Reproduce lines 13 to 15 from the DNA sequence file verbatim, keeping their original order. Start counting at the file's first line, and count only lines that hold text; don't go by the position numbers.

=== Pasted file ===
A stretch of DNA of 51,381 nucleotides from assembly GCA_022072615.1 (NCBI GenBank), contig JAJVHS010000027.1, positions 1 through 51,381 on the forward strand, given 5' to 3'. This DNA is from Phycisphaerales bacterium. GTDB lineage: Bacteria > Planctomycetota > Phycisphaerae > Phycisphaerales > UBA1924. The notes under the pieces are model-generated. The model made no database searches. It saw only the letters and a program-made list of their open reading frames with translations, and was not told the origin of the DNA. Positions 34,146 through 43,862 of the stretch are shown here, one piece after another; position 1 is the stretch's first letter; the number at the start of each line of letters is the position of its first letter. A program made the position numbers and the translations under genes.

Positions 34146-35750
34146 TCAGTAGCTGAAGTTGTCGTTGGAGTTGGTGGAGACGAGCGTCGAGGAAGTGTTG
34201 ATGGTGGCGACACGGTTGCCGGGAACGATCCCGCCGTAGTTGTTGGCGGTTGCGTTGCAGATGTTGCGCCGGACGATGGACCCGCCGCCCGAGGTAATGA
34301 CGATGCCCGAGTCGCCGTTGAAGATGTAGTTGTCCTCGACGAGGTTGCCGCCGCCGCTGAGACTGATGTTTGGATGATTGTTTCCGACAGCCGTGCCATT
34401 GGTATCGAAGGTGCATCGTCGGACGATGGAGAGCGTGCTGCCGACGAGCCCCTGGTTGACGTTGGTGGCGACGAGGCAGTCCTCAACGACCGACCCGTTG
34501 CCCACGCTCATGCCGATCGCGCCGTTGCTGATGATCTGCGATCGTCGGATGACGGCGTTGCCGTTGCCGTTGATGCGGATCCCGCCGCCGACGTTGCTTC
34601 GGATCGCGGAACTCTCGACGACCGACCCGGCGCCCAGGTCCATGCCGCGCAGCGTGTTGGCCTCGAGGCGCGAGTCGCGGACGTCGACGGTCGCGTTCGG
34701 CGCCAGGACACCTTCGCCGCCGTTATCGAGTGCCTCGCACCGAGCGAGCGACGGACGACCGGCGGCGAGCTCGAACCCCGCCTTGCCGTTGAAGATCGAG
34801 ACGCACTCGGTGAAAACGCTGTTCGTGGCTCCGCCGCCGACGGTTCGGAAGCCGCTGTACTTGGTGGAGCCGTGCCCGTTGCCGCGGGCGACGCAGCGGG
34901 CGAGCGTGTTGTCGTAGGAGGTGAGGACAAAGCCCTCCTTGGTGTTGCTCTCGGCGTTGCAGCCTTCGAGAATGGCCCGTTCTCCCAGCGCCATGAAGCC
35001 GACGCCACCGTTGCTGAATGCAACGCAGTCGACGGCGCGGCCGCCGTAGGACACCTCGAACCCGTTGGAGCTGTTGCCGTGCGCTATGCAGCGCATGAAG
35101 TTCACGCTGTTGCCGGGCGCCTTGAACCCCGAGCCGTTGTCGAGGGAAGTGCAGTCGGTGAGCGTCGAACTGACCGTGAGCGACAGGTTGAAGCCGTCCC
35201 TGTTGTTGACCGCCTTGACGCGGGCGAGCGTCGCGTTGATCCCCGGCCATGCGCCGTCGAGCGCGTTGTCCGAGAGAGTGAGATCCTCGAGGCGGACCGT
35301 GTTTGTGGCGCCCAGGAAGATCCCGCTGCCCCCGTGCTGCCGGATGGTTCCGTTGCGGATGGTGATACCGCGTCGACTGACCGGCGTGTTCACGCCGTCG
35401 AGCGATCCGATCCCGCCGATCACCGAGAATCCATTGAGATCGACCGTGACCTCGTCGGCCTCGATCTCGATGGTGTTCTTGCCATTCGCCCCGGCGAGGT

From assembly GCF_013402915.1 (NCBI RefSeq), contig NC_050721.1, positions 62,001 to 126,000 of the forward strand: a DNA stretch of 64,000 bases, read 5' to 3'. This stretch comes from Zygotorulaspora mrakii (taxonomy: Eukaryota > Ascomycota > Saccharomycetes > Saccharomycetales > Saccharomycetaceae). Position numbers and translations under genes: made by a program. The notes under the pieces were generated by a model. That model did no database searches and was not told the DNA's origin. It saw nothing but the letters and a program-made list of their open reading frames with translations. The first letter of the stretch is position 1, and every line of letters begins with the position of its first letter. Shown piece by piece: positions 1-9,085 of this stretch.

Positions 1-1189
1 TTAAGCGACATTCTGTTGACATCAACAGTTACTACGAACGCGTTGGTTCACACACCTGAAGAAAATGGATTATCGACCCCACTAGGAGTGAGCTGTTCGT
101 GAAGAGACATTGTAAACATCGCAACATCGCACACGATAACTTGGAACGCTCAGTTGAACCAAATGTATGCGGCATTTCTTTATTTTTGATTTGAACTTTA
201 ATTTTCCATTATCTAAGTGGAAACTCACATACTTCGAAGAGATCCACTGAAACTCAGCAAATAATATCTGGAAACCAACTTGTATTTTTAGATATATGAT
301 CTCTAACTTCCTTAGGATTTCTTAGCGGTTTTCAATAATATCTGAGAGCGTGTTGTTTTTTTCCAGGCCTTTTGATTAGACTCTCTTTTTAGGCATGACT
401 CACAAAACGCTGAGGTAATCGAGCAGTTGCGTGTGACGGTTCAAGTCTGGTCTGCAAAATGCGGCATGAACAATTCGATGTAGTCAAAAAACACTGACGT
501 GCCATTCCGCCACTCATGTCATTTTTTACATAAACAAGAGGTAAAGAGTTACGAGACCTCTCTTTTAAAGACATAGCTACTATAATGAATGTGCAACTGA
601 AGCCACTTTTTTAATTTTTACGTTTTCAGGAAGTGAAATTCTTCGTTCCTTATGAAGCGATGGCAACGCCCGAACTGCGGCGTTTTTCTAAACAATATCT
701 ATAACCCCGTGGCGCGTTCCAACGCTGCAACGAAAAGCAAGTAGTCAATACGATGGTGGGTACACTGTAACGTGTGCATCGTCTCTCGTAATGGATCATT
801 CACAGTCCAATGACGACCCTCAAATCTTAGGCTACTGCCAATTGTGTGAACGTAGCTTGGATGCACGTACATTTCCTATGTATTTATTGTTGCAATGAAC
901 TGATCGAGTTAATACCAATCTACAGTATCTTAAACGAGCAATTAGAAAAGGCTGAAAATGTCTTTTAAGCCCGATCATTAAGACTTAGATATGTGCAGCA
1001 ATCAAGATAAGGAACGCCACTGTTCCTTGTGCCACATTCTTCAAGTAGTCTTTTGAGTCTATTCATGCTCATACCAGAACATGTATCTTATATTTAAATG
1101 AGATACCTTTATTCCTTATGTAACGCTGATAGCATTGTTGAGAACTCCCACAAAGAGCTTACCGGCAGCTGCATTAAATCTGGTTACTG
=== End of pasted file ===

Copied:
35101 TTCACGCTGTTGCCGGGCGCCTTGAACCCCGAGCCGTTGTCGAGGGAAGTGCAGTCGGTGAGCGTCGAACTGACCGTGAGCGACAGGTTGAAGCCGTCCC
35201 TGTTGTTGACCGCCTTGACGCGGGCGAGCGTCGCGTTGATCCCCGGCCATGCGCCGTCGAGCGCGTTGTCCGAGAGAGTGAGATCCTCGAGGCGGACCGT
35301 GTTTGTGGCGCCCAGGAAGATCCCGCTGCCCCCGTGCTGCCGGATGGTTCCGTTGCGGATGGTGATACCGCGTCGACTGACCGGCGTGTTCACGCCGTCG